Tuesday, 11 September 2007

Is the Greenback Toast?

What a difference a few short weeks makes. Precious metals, which got chopped to pieces in July and August, are now firing on all cylinders. Gold seems to have broken out of a long triangle that started in mid-2006, while the U.S. Dollar Index is testing its lows around 80.

This very long-term support level for the greenback goes way back to the 1990s. The area around 80 has been a floor for the U.S. dollar four previous times since 1990. So any decisive break here would pretty much signal Armaggedon for the buck and of course big potential gains for some commodities like gold.

So what’s the prognosis from the latest Commitments of Traders report issued Sept. 7? Looks bad for the dollar. Last Friday’s COTs report issued by the U.S. Commodity Futures Trading Commission didn’t change my bearish signal for the U.S. Dollar Index.

While the latest COTs data shows the “smart money” commercial traders have been super-long the U.S. dollar since March, the commercial net position hasn’t been at any kind of historic extremes that would warrant a flip to a bullish signal, according to my studies of past futures data.

My trading system built around the COTs reports has been bearish the U.S. dollar since last Oct. 2006. That was when the dollar peaked around 87, and it’s been sliding ever since.

I think the data for the U.S. dollar underlines the importance of looking at the long picture when trying to analyze the COTs reports. Many analysts and stories in the financial media report on the week-to-week fluctuations of this fascinating, free government data. They suggest that just because derivatives traders slightly increased their net positions one way or another the underlying market will move accordingly.

I used to read such stories intently, but after looking closely at the COTs for myself I grew more skeptical. This was because I actually studied the COTs to see if I could find week-by-week correlations with subsequent prices in the following several weeks and months. I found nothing of any significance. To my knowledge, no one else has either.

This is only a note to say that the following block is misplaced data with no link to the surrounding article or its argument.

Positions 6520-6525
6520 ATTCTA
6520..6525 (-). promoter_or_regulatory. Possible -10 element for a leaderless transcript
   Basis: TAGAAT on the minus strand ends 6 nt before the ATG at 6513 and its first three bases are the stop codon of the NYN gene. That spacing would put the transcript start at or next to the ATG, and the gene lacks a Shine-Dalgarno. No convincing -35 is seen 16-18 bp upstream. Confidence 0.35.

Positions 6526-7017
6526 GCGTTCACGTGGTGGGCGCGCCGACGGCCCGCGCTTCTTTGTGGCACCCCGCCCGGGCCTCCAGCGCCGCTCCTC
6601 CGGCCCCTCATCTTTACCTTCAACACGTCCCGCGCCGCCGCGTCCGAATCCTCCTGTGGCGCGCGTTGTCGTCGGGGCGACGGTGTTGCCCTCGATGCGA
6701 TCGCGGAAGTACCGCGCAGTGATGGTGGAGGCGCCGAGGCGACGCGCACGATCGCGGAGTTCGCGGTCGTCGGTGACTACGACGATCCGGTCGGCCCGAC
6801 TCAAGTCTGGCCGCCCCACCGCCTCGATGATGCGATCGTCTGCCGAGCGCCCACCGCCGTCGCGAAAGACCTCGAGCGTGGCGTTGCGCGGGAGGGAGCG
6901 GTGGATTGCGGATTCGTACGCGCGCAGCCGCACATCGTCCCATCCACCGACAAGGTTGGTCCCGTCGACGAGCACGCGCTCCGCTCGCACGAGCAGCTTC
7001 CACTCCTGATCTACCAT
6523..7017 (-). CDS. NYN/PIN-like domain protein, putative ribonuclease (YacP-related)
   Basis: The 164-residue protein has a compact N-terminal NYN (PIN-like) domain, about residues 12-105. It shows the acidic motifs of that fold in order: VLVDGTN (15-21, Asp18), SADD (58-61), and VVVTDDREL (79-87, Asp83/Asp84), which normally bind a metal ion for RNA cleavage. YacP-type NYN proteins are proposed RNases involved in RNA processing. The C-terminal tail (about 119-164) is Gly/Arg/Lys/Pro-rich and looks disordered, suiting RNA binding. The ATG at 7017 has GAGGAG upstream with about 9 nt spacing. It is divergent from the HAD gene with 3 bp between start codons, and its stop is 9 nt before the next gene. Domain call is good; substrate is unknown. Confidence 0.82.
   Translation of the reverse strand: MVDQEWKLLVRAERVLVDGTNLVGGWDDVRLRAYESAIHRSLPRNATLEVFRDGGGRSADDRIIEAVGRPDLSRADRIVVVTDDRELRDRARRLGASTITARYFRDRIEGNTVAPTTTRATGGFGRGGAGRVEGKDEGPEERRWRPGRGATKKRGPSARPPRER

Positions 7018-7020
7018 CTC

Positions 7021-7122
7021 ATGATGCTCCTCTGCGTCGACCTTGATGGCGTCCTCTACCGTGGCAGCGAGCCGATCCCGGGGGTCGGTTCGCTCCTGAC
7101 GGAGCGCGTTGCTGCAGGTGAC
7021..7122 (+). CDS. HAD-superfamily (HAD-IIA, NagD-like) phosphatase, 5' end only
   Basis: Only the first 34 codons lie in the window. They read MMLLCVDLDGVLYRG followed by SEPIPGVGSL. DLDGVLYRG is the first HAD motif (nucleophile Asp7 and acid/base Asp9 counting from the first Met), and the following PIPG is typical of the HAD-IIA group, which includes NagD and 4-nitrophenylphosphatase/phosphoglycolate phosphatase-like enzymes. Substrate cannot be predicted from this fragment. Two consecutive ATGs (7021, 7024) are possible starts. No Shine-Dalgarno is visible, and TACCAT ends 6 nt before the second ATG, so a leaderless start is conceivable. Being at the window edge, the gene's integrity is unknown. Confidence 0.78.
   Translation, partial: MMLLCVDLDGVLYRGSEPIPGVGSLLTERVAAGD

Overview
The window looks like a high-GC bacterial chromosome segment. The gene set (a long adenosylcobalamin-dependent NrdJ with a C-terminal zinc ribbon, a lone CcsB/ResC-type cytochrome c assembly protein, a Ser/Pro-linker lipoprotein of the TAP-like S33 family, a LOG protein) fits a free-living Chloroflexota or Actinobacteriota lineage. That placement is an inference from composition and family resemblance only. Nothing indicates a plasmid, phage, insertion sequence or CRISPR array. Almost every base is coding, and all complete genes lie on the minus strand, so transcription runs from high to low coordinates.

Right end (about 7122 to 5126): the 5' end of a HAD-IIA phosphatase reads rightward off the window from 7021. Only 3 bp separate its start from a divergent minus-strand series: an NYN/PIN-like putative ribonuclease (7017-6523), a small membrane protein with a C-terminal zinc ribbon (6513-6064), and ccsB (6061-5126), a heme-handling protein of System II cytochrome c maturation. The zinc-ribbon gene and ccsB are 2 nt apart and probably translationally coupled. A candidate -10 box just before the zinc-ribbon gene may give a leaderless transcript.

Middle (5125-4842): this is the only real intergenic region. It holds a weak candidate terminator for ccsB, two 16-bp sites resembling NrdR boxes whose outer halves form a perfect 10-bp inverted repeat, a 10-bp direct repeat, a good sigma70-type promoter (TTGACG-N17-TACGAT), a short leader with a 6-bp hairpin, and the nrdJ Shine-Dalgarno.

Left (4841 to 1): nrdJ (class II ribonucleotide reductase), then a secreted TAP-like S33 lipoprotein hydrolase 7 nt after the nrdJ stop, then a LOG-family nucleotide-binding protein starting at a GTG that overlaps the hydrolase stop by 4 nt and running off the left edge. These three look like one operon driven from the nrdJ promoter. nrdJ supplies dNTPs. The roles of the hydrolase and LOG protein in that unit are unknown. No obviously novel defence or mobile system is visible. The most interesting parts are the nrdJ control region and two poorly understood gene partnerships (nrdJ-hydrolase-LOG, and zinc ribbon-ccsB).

The U.S. dollar is a prime example. Commercial traders have held highly bullish-seeming net percentage-of-open-interest positions for several months. Meanwhile, the greenback has all but fallen off a cliff. Does that mean the commercials are in fact the “dumb money”? Does it mean the COTs “don’t work any more,” as some folks suggest.

No. I think it just means the recent positioning has to be put into the correct longer-term perspective and matched against past extremes in the historic data that signaled high probabilities of coming changes in the markets. Good luck in your trading and investing.


Anonymous said...


If one doesn't trade forex, what are the best ways to be long/short the greenback? Thanks.


Alex Roslin said...

Hi Chuck,

Thanks for your question. As I mention on my "How It Works" page, a good place to start your search is Don Vialoux's excellent technical analysis website, DVTechTalk.com. It includes a list of ETFs, including some for currencies: http://dvtechtalk.com/specialreports/specialreport1.htm

Not mentioned there are a few new ETF currency offerings from PowerShares.com, including U.S. dollar bear and bull ETFs.

Don advises against trading any ETFs that have daily volume under 50,000, averaged over the last three months. I think that's good advice.